Lacierda is right in comparing Aquino to Obama re conflict with SC

Reacting to noted constitutionalist Fr. Joaquin Bernas’ criticism that President Benigno Aquino III acted like Cuban strongman Fidel Castro when he ordered the initiated the hasty impeachment of Chief Justice Renato Corona, Palace spokesperson Edwin Lacierda pointed out that United States President Barack Obama also engaged in Supreme Court-bashing in front of a joint session of Congress last year. He is right.

In his 2010 State of the Union address, with six of the nine US high court magistrates, including Chief Justice John Roberts, in attendance, Obama slammed the Supreme Court for ruling that private corporations are allowed to donate money for or against certain candidates and causes as long as there’s full disclosure of where the contribution is going.

Here’s that portion of Obama’s address, courtesy of the Los Angeles Times:

“Last week, the Supreme Court reversed a century of law to open the floodgates for special interests — including foreign companies — to spend without limit in our elections,” Obama said tonight. “Well, I don’t think American elections should be bankrolled by America’s most powerful interests, and worse, by foreign entities. They should be decided by the American people, and that’s why I’m urging Democrats and Republicans to pass a bill that helps to right this wrong.”

The court’s ruling overturned a century-old restriction. In a 5-4 decision led by the court’s conservative bloc, the justices said that corporations had the same right to free speech as individuals, and for that reason the government could not stop corporations from spending to help their favored candidates. Many analysts predict the ruling will benefit Republicans in next fall’s midterm elections.

As noted in the report, a slim majority of justices in the Supreme Court were appointed by Republican presidents. Chief Justice Roberts was appointed in 2005 by George W. Bush, Obama’s predecessor. This is somehow similar to Aquino’s present problem – dealing with a Supreme Court dominated by appointees of ex President Gloria Macapagal-Arroyo. Aquino opposed Corona’s appointment as Chief Justice from the day he was sworn in by Arroyo. Obama opposed Robert’s confirmation when he was still a senator from Illinois. Here are excerpts from Obama’s explanation of vote:

“In his (John Roberts) work in the White House and the Solicitor General’s Office, he seemed to have consistently sided with those who were dismissive of efforts to eradicate the remnants of racial discrimination in our political process. In these same positions, he seemed dismissive of the concerns that it is harder to make it in this world and in this economy when you are a woman rather than a man.”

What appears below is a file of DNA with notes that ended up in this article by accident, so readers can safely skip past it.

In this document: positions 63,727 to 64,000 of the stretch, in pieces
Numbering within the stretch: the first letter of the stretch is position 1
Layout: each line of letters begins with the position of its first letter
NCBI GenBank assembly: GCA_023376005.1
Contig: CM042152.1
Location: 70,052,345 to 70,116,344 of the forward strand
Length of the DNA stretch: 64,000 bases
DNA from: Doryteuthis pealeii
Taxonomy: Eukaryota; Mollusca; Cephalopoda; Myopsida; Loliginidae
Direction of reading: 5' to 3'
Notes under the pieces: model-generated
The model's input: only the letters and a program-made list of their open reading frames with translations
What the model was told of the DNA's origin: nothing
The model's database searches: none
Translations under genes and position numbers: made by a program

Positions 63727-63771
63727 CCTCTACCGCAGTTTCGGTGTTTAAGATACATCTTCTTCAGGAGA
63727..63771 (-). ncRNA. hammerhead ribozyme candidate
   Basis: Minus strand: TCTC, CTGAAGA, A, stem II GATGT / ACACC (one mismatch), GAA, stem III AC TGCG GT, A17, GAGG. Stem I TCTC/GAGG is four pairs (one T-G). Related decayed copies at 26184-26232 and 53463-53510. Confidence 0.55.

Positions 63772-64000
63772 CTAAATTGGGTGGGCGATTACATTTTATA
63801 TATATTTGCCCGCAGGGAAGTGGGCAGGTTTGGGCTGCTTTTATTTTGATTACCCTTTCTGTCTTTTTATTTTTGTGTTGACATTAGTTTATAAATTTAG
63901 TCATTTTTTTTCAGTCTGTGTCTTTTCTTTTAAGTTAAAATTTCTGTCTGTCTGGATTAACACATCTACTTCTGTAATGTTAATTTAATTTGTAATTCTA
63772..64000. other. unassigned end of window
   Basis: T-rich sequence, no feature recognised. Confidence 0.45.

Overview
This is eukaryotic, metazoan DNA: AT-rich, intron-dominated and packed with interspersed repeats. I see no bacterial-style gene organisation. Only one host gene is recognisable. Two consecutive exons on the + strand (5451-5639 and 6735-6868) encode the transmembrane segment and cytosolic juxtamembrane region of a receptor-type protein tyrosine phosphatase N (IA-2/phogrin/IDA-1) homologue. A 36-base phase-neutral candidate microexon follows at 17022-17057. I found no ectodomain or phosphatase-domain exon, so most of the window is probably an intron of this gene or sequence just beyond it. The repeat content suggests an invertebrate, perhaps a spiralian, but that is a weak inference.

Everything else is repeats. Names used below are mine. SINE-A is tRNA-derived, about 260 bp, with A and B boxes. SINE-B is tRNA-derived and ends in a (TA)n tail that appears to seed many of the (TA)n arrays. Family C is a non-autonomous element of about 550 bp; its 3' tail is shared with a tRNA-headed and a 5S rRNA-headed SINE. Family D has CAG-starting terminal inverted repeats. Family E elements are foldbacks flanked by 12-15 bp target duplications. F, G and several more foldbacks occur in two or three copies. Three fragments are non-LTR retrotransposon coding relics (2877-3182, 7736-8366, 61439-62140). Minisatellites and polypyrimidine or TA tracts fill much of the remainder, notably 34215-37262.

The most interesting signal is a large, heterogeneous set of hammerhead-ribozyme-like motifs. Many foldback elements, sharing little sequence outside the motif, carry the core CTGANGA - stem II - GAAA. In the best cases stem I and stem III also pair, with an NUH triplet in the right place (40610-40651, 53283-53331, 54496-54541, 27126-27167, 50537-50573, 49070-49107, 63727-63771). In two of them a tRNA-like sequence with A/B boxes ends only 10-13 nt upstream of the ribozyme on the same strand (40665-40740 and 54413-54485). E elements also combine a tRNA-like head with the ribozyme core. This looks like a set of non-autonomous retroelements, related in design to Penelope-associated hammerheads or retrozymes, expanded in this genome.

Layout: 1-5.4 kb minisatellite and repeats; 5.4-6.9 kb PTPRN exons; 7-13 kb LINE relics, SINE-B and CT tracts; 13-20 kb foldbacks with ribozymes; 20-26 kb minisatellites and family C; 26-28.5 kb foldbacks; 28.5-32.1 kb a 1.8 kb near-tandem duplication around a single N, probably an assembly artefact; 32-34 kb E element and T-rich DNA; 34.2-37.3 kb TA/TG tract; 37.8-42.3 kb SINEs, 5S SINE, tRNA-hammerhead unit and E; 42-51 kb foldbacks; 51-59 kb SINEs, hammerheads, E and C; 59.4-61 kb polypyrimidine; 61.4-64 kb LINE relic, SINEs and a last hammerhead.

It will be prudent to point out the differences between the dynamics of the two Supreme Courts. The mandatory retirement age of Filipino magistrates is set at 70, while American high court justices can serve indefinitely. Because of this, it is highly unlikely that a single American president can appoint a majority of them (unlike here in the Philippines). For instance, George W. Bush was able to appoint only two SC justices during his eight-year term.

Going back to the Obama-Roberts rift: The latter dealt the former a counterpunch six weeks after the State of the Union address (March 2010). As CBS News reported, Roberts described Obama’s tirade against the Supreme Court as “very troubling” because in doing so, the President did not observe “proper decorum.” Roberts also slammed the SOUA for degenerating into a “political pep rally.” Here’s what he said:

The image of having the members of one branch of government standing up, literally surrounding the Supreme Court, cheering and hollering while the court – according the requirements of protocol – has to sit there expressionless, I think is very troubling.”

Shortly after Aquino berated Corona during a Supreme Court-sponsored criminal justice summit, Supreme Court administrator and spokesperson Jose Midas Marquez said:

“It is not at all unusual for the Executive Branch to disagree with the Judicial Branch.  But what is considerably unusual is for the Chief Executive to look down on the members of the Judiciary in public … and to their faces denounce the Court’s independent actions, as the Chief Justice sat speechless, motionless and expressionless because of the requirements of protocol,” he added.

Notice any similarity in the way the statements were worded?

From Manila Standard Today, March 20, 2010:

(Aquino) raised the threat of impeachment against anyone Mrs. Arroyo would name to replace Chief Justice Reynato Puno when he retires on May 17.”

Seems like Aquino has long prepared for a battle against Corona.

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Mark Pere Madrona

The Filipino Scribe (TFS) is managed by Mark Pere Madrona, a multi-awarded writer and licensed professional teacher from the Philippines. Mr. Madrona earned his master’s degree in history from the University of the Philippines-Diliman last 2020. He obtained his bachelor’s degree in journalism cum laude from the same university back in 2010. His area of interests includes Philippine journalism, history, and politics as well as social media. Know more about him here:

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